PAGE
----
What are the worst 'Word Crimes'?

‘Weird Al’ Yankovic's latest video is an ode to good grammar. But what do The Independent’s experts think he’s missed out?
Can Secret Cinema sell 80,000 'Back to the Future' tickets?

The worst kept secret in cinema

A cult movie event aims to immerse audiences of 80,000 in ‘Back to the Future’. But has it lost its magic?
Facebook: The new hatched, matched and dispatched

The new hatched, matched and dispatched

Family events used to be marked in the personal columns. But now Facebook has usurped the ‘Births, Deaths and Marriages’ announcements
Why do we have blood types?

Are you my type?

All of us have one but probably never wondered why. Yet even now, a century after blood types were discovered, it’s a matter of debate what they’re for
Honesty box hotels: You decide how much you pay

Honesty box hotels

Five hotels in Paris now allow guests to pay only what they think their stay was worth. It seems fraught with financial risk, but the honesty policy has its benefit
Commonwealth Games 2014: Why weight of pressure rests easy on Michael Jamieson’s shoulders

Michael Jamieson: Why weight of pressure rests easy on his shoulders

The Scottish swimmer is ready for ‘the biggest race of my life’ at the Commonwealth Games
Some are reformed drug addicts. Some are single mums. All are on benefits. But now these so-called 'scroungers’ are fighting back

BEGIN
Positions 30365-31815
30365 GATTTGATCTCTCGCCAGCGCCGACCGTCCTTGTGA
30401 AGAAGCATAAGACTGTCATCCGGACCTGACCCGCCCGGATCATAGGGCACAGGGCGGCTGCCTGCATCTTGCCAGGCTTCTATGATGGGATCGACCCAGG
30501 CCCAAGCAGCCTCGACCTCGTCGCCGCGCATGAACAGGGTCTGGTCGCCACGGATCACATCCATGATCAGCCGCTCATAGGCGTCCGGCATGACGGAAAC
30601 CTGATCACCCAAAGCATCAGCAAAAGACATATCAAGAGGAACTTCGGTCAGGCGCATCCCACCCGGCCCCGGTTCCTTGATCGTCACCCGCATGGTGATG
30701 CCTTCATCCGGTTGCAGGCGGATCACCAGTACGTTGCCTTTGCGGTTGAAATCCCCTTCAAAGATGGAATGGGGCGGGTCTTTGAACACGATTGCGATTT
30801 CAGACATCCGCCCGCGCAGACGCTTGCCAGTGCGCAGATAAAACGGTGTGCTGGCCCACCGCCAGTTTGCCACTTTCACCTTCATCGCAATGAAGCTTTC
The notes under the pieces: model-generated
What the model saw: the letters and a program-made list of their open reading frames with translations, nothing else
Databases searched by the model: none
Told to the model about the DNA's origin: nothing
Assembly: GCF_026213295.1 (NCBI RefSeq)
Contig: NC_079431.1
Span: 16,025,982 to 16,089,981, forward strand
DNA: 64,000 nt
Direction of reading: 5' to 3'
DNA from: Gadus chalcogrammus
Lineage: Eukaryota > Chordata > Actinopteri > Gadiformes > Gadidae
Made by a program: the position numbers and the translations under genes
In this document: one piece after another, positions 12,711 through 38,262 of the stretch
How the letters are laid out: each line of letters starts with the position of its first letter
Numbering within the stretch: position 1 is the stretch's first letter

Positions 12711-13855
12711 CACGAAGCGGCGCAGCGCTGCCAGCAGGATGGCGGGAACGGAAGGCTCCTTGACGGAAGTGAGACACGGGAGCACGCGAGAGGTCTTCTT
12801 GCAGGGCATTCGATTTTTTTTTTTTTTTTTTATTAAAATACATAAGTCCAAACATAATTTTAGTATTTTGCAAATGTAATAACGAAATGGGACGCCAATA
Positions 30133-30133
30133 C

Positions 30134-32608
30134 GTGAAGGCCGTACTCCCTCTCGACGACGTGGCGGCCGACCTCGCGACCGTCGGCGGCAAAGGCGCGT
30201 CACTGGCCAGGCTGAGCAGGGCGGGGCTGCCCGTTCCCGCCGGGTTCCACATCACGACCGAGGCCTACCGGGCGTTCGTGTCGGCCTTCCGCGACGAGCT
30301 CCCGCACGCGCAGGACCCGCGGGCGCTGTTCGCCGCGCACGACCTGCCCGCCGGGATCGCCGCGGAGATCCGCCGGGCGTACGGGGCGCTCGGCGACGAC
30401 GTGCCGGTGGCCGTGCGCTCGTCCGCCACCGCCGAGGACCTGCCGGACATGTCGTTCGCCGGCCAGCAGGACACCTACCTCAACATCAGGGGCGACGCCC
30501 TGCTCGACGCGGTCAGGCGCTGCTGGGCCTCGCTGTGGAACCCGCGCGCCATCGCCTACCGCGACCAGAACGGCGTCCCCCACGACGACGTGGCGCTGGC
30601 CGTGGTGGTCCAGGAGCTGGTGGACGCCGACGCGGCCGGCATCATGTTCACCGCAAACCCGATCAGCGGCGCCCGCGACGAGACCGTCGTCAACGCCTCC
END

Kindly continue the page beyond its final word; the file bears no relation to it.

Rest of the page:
The 'scroungers’ fight back

The welfare claimants battling to alter stereotypes
Amazing video shows Nasa 'flame extinguishment experiment' in action

Fireballs in space

Amazing video shows Nasa's 'flame extinguishment experiment' in action
A Bible for billionaires

A Bible for billionaires

Find out why America's richest men are reading John Brookes
Paranoid parenting is on the rise - and our children are suffering because of it

Paranoid parenting is on the rise

And our children are suffering because of it
For sale: Island where the Magna Carta was sealed

Magna Carta Island goes on sale

Yours for a cool £4m
Phone hacking scandal special report: The slide into crime at the 'News of the World'

The hacker's tale: the slide into crime at the 'News of the World'

Glenn Mulcaire was jailed for six months for intercepting phone messages. James Hanning tells his story in a new book. This is an extract
We flinch, but there are degrees of paedophilia

We flinch, but there are degrees of paedophilia

Child abusers are not all the same, yet the idea of treating them differently in relation to the severity of their crimes has somehow become controversial
The truth about conspiracy theories is that some require considering

The truth about conspiracy theories is that some require considering

For instance, did Isis kill the Israeli teenagers to trigger a war, asks Patrick Cockburn